Georgia Criminal Defense Blog

Cartersville Police Lieutenant Accused of Sending Inappropriate Messages to Minors

Posted by Richard Lawson | Apr 28, 2020 | 0 Comments

Bartow County Court House

Cartersville, Ga. - A police officer in Cartersville, a municipality in Bartow County, has resigned after being accused of sending dozens of Snapchat messages and texts to minor girls.

Along with being a police lieutenant, he also worked at Cartersville Middle School as the school resource officer. He has admitted to sending the messages. The department has stated that they found the messages to be both “unprofessional and inappropriate.”

As of right now, the officer is not facing any criminal charges. However, as a Georgia Criminal Defense Lawyer, I know there are some potential charges he may end up facing. In today's post, I will outline the law behind one of the possible charges - sexual exploitation of a minor.

Sexual Exploitation of a Minor in Georgia

Sexual Exploitation of a Minor in Georgia is defined in the Georgia Code in O.C.G.A. §16-12-100. It lists out a number of ways a person can violate O.C.G.A. §16-12-100:

  • It is unlawful for any person knowingly to employ, use, persuade, induce, entice, or coerce any minor to engage in or assist any other person to engage in any sexually explicit conduct for the purpose of producing any visual medium depicting such conduct.
  • It is unlawful for any parent, legal guardian, or person having custody or control of a minor knowingly to permit the minor to engage in or to assist any other person to engage in sexually explicit conduct for the purpose of producing any visual medium depicting such conduct.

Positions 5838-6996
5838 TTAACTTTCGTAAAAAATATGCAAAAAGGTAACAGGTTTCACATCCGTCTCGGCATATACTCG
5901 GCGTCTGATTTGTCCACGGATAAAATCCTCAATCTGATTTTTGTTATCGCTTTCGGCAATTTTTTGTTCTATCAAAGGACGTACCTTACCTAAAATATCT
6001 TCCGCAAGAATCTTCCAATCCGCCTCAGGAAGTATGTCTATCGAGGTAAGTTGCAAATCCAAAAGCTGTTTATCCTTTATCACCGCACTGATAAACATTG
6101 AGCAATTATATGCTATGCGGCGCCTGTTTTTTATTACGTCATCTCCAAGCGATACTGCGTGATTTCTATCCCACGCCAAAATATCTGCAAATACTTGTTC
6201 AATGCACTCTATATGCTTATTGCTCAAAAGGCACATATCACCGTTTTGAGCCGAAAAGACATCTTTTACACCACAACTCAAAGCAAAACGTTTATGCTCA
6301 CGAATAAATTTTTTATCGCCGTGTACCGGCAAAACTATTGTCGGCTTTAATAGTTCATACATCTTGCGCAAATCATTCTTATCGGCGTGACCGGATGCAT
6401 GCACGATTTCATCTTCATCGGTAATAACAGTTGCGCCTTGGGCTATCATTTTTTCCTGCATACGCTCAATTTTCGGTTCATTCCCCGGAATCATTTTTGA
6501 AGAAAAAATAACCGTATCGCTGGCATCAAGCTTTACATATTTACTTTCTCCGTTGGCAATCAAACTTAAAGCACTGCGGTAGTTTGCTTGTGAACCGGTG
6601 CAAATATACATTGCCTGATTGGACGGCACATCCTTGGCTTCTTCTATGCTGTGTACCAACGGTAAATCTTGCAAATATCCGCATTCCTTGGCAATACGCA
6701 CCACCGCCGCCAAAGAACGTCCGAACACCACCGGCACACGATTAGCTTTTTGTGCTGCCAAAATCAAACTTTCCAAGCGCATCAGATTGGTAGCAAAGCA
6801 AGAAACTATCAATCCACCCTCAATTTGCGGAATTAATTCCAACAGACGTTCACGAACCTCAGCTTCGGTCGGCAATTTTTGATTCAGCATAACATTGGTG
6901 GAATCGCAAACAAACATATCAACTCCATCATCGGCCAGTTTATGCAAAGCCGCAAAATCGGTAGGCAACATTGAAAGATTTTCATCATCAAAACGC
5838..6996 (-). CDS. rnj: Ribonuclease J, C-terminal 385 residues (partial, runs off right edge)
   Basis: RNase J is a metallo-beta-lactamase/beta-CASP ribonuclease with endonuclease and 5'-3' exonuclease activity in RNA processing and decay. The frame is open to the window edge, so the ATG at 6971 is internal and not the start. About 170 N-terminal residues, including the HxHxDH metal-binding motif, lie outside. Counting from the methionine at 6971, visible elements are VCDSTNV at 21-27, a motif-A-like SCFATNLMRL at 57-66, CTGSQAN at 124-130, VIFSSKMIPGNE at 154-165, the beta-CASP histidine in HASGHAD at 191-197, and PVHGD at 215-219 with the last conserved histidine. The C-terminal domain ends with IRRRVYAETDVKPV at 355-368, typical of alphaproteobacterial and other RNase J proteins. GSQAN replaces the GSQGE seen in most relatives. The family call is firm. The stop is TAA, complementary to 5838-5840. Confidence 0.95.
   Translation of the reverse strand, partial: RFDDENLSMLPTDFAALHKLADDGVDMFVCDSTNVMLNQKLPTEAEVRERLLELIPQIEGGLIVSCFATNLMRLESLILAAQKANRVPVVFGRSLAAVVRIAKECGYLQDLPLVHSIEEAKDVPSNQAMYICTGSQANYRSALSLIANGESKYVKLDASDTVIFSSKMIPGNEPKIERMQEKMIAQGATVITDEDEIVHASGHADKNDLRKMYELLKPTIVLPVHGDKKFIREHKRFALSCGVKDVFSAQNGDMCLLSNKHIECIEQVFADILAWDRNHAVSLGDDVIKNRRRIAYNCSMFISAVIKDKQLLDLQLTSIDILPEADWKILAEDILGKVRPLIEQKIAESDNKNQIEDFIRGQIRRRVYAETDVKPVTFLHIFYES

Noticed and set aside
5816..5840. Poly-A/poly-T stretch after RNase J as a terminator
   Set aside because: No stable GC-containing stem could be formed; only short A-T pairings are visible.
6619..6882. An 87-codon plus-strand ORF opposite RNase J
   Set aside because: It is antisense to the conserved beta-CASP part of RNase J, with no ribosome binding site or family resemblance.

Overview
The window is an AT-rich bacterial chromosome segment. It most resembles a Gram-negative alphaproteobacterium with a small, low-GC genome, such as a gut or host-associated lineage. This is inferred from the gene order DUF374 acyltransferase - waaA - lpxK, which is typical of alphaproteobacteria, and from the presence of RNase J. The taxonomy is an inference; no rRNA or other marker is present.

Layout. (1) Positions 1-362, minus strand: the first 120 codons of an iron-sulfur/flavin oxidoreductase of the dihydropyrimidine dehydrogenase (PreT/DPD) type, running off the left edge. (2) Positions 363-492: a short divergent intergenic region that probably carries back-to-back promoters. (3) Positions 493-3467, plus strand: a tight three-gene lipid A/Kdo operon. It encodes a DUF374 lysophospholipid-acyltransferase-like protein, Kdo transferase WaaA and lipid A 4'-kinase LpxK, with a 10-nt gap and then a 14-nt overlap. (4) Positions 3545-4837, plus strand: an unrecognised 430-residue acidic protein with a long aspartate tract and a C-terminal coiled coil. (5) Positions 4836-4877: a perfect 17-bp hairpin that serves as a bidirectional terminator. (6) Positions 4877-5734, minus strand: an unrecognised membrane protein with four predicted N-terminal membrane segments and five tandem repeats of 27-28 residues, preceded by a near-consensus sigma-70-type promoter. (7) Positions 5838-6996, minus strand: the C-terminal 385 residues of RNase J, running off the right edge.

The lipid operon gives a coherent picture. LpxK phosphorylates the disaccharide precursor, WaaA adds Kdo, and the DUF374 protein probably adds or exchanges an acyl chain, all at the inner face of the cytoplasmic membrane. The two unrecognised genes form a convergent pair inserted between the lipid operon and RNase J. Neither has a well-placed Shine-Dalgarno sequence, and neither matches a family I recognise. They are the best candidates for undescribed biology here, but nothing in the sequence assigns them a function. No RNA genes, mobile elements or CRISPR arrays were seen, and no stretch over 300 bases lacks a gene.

• It is unlawful for any person knowingly to employ, use, persuade, induce, entice, or coerce any minor to engage in or assist any other person to engage in any sexually explicit conduct for the purpose of any performance.
  • It is unlawful for any parent, legal guardian, or person having custody or control of a minor knowingly to permit the minor to engage in or to assist any other person to engage in sexually explicit conduct for the purpose of any performance.
  • It is unlawful for any person knowingly to create, reproduce, publish, promote, sell, distribute, give, exhibit, or possess with intent to sell or distribute any visual medium which depicts a minor or a portion of a minor's body engaged in any sexually explicit conduct.
  • It is unlawful for any person knowingly to advertise, sell, purchase, barter, or exchange any medium, which provides information as to where any visual medium, which depicts a minor, or a portion of a minor's body engaged in any sexually explicit conduct can be found or purchased.
  • It is unlawful for any person knowingly to bring or cause to be brought into this state any material, which depicts a minor, or a portion of a minor's body engaged in any sexually explicit conduct.
  • It is unlawful for any person knowingly to possess or control any material, which depicts a minor, or a portion of a minor's body engaged in any sexually explicit conduct.

The offense of sexual exploitation can be charged as either a misdemeanor or a felony. The classification depends on the exact age of the minor and the intent of the visual medium. If a misdemeanor, then the penalty can include up to $1,000 and up to 12 months in jail. If a felony the penalty rises up to between five and twenty years in prison.

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About the Author

Richard Lawson

Richard Lawson has devoted his entire career to DUI Defense and Criminal Defense. As a former Prosecutor he knows both sides of your case. Put his experience to work for you. In DUI cases, you only have 30 days to protect your right to drive. Call now for immediate attention. We are available 7 days a week, 24 hours a day.

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